“To actually be there and to almost feel those impacts and to smell the game and hear the sounds of the game, you don’t get that opportunity sitting in the stands or watching on television,” Scott Bolzan said. “It’s a big part of my life that I’m missing.”
That opportunity moved Joan Bolzan to tears.
“He was like a little kid,” she said. “He’d gone onto high school fields because our daughter was a cheerleader, he got to re-experience that, but it’s nothing like college. Then you take it to the next level, he hasn’t been on the field for the pros yet. He was so excited and he turns around and I’m bawling.
“He’s like, ‘What’s wrong?’ I said, ‘This is just so hard that you don’t remember this. This was so much of your life. So much love for the game and commitment. And you were a captain, the only one drafted.’ ”
Although the arrangements haven’t been made, Joan Bolzan hopes Scott can have a similar experience Dec. 18, when the Browns visit the Arizona Cardinals. She knows the uniforms won’t trigger any memories, but seeing his joy will probably bring her more tears.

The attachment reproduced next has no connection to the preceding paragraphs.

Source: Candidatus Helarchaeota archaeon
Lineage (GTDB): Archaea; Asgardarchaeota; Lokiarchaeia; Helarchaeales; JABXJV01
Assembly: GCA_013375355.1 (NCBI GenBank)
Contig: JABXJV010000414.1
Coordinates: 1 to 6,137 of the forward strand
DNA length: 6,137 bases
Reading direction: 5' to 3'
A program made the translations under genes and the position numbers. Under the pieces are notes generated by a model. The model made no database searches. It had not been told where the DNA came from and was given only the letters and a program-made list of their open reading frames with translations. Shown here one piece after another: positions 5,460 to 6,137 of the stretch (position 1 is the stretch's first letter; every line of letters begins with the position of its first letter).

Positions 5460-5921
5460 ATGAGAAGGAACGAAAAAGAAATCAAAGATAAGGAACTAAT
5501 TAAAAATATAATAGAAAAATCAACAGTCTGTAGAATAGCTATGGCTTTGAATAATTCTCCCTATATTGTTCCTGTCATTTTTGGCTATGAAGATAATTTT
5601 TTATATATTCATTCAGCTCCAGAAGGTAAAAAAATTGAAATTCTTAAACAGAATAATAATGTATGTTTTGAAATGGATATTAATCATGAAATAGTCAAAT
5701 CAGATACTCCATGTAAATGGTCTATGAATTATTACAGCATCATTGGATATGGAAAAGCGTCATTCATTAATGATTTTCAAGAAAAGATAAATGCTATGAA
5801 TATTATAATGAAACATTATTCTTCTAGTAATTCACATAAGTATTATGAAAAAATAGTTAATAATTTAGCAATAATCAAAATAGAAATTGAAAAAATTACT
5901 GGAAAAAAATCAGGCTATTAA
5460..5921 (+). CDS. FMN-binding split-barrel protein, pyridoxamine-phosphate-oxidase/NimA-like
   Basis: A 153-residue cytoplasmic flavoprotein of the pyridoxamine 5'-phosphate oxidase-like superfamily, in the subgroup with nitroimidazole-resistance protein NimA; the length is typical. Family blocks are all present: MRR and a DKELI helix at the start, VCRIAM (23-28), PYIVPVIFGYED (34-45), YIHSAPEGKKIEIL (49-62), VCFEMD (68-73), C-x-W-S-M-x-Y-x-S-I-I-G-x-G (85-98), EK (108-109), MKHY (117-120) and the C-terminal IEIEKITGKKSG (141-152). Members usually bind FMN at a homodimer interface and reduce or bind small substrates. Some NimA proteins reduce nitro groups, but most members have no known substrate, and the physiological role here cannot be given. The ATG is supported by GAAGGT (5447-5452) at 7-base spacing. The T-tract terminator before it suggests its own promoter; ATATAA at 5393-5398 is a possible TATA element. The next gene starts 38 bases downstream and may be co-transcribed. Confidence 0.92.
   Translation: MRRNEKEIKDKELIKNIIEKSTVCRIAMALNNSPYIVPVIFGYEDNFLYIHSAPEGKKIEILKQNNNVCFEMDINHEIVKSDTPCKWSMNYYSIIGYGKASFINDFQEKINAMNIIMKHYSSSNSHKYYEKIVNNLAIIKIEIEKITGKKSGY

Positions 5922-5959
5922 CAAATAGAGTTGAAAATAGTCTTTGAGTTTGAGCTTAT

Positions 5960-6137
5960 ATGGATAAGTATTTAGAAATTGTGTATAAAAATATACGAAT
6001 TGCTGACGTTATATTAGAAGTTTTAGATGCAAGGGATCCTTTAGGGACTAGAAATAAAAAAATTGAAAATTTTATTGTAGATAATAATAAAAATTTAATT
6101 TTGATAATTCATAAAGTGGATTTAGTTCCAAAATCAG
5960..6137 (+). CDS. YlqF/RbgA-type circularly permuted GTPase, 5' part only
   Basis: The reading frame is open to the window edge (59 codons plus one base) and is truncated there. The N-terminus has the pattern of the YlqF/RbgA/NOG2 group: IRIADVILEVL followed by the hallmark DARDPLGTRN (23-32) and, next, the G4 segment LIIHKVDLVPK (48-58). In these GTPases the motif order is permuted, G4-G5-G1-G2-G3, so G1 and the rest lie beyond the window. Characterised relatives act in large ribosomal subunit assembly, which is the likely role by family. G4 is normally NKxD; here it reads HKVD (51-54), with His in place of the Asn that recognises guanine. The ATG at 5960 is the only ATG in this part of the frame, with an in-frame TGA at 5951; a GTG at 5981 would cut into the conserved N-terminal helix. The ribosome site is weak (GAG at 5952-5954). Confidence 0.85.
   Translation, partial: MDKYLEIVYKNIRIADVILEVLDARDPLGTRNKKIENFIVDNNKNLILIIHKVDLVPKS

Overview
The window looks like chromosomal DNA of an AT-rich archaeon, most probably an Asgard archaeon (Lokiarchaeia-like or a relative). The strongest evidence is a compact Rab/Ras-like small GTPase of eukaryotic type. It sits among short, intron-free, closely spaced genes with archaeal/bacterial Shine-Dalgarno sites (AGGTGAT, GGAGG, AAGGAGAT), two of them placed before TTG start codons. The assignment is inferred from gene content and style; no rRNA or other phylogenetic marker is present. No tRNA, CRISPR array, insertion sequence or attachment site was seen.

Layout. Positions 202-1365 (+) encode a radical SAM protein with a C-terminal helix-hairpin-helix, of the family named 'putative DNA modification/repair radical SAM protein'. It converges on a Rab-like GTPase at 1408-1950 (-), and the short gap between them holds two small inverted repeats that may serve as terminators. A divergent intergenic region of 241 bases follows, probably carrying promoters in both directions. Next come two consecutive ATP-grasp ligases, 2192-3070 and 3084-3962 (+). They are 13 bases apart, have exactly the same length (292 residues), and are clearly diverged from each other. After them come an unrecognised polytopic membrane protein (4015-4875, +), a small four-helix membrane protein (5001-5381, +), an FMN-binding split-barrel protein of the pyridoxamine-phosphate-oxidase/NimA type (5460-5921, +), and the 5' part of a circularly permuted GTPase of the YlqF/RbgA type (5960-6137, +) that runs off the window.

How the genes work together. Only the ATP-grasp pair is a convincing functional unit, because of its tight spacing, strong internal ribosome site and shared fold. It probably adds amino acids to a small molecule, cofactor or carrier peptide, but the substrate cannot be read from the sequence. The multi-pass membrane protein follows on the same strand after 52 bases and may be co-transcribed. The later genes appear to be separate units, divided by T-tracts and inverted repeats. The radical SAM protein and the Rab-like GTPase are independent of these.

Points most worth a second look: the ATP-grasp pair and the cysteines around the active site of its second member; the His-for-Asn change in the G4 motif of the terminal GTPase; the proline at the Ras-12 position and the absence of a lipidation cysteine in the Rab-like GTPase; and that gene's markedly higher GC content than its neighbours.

“That’s just one part of his life, his identity, why he strove to make those great accomplishments and what drove him after,” she said. “So many players struggle with, ‘What am I going to do now?’ He’s had great successes building businesses on his own. It’s been such a remarkable journey and then to lose all that … It’s sometimes overwhelming to think of one aspect, let alone all the other things he’s lost.”
Joan Bolzan agonizes over the fact that her husband doesn’t recall their wedding day, their children’s births, the family’s big events and their little moments to cherish. For Bolzan’s teammates and Cleveland fans, the lament might be different. A member of one of the best Browns teams of our lifetime can’t remember a single snap.
Marla Ridenour can be reached at email@example.com. Read her blog at http://marla.ohio.com/. Follow her on Twitter at http://www.twitter.com/MarlaRidenour. Follow ABJ sports on Facebook at http://www.facebook.com/sports.abj.